KUALA LUMPUR: Malayan Banking Bhd (Maybank) has become the first Malaysian bank to enter into the world’s top 20 strongest banks based on a financial evaluation undertaken by “Bloomberg Markets” magazine.
Maybank was ranked 13th in the elite global group of banks of assets of over US$100 billion based on, among other things, its capital strength, asset quality, strong reserves as well as deposit and funding strength.
Other factors where Malaysia’s largest bank scored highly in “Bloomberg Markets” third annual ranking of the world’s strongest banks included cost efficiency and risk managemnent, the magazine said in a report published on the Bloomberg website.
Maybank’s president/CEO, Abdul Wahid Omar, attributed the ranking to tough supervision by Bank Negara Malaysia and new stress testing and risk-control measures inside the bank.
Qatar National Bank came out tops in the ranking.
It was followed by Oversea-Chinese Banking Corp Ltd (Singapore), which fell from first place in 2012 and 2011, Canadian Imperial Bank of Commerce, Royal Bank of Canada, DBS Group Holdings, United Overseas Bank, Bank of Nova Scotia (Canada), Toronto-Dominion Bank, Citigroup and Hang Seng Bank (Hong Kong).
In 11th to 20th place were Svenska Handelsbanken (Sweden), China Construction Bank, Maybank, Credit Suisse Group (Switzerland), JPMorgan Chase (US), Skandinaviska Enskilda Banken (Sweden), National Bank of Canada (Canada), while Industrial & Commercial Bank of China and Turkiye Garanti Bankasi (Turkey) were tied at 18th place and Bank of Communications (China) was in 20th place.
According to the “Bloomberg Markets” report, Maybank scored highly in loan-loss reserves to non-performing assets and deposits to funding as well as efficiency which was based on costs to revenue.
To identify the world’s strongest banks, “Bloomberg Markets” evaluated 78 banks with total assets of US$100 billion or more as of mid-March including interviewing its top officials.
Maybank now has 2,200 branch offices in 20 countries and owes its size and strength to the aftermath of the 1997 to 1998 Asian financial crisis, which forced the devaluation of the region’s currencies and the near collapse of a dozen Indonesian, Malaysian, South Korean and Thai banks.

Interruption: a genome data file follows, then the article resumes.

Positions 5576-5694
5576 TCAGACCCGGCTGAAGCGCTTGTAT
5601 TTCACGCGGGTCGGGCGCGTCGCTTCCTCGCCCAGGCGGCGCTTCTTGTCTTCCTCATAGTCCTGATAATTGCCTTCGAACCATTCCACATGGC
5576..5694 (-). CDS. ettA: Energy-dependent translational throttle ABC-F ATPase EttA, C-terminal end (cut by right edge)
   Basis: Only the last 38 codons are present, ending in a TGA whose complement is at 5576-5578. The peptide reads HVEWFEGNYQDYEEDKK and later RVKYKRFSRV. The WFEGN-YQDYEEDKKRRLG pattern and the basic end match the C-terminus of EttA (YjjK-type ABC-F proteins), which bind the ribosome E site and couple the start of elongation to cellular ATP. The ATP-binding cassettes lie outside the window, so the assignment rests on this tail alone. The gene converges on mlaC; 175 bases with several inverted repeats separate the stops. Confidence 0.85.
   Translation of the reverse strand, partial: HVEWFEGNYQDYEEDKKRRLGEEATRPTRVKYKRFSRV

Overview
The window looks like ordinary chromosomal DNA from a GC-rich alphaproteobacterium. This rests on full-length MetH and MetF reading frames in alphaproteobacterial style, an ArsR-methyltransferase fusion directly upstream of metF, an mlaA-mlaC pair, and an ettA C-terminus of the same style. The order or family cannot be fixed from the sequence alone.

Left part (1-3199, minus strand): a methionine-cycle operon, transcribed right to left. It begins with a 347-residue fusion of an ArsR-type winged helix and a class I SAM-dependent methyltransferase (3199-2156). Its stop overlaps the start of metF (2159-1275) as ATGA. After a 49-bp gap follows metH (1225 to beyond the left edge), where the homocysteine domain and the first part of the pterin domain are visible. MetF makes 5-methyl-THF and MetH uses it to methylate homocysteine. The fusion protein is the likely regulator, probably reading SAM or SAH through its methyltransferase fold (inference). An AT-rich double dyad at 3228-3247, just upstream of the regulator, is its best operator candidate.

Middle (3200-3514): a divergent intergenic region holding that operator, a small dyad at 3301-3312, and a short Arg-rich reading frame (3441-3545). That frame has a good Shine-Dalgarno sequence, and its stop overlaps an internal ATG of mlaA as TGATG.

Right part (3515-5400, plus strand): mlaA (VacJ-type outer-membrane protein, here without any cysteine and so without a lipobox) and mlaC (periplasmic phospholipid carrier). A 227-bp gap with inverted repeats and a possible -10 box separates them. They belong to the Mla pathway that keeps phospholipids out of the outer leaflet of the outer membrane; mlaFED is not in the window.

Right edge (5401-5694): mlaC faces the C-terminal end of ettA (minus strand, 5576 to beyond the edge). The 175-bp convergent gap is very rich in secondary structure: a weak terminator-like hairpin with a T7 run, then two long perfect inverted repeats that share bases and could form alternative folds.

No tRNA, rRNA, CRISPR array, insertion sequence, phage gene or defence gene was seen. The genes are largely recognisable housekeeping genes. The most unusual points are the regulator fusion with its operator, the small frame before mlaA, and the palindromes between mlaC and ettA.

In Kuala Lumpur, Bank Negara orchestrated mergers that combined the country’s 60-plus financial institutions into 10 big commercial banking groups, now reduced to eight.
Maybank emerged from that shake-up as Malaysia’s biggest lender.
It has since expanded further to become the fourth-biggest bank by assets in Southeast Asia.
“The central bank has always adopted a very pragmatic supervision approach,” Abdul Wahid was quoted as saying in the report.
“Whenever there are signs of problems, Bank Negara has never been hesitant to intervene,” he said.
Maybank’s rapid overseas expansion began with the acquisition of a controlling stake in PT Bank Internasional Indonesia in 2008.
“The bank aims to extend its footprint to all 10 Asean countries as the region moves toward a planned economic integration by 2015,” Abdul Wahid said.
Maybank earned 30% of its pre-tax profit from overseas operations last year, the bulk of it from Indonesia and Singapore.
Alfred Chan, director of financial institutions at Fitch Ratings in Singapore, said Maybank had no choice but to look for growth outside its home territory.
“Malaysia and Singapore are highly saturated banking sectors. That means profitability tends to be on the lower end,” said Chan.
Maybank’s answer has been to expand to fast-growing nations such as Indonesia. But in Indonesia, “risk is also relatively higher compared to Malaysia,” Chan said.
As the Kuala Lumpur-based lender, which includes an Islamic-banking unit, expanded, it also strengthened its risk management team.
“We needed to make sure that we have the right people with the right skills to manage our risks,” Abdul Wahid said.
“That has been done. There’s now a risk-control team embedded in every key division of the bank,” a spokesman said.
Malaysia started putting into place the so-called Basel III rules, designed to reinforce the capital of big international banks, on Jan 1 – ahead of a majority of the 27 members of the Basel Committee on Banking Supervision.
In October, Maybank raised RM3.66 billion (US$1.18 billion) from a private placement of its shares to help bolster its capital.
And the bank said it has instituted several other Basel III reforms ahead of the international group’s timetable, which stretches the process to 2019.
“We always believe in being ahead of the curve. We are very much prepared to meet all the new requirements under Basel III,” Abdul Wahid said.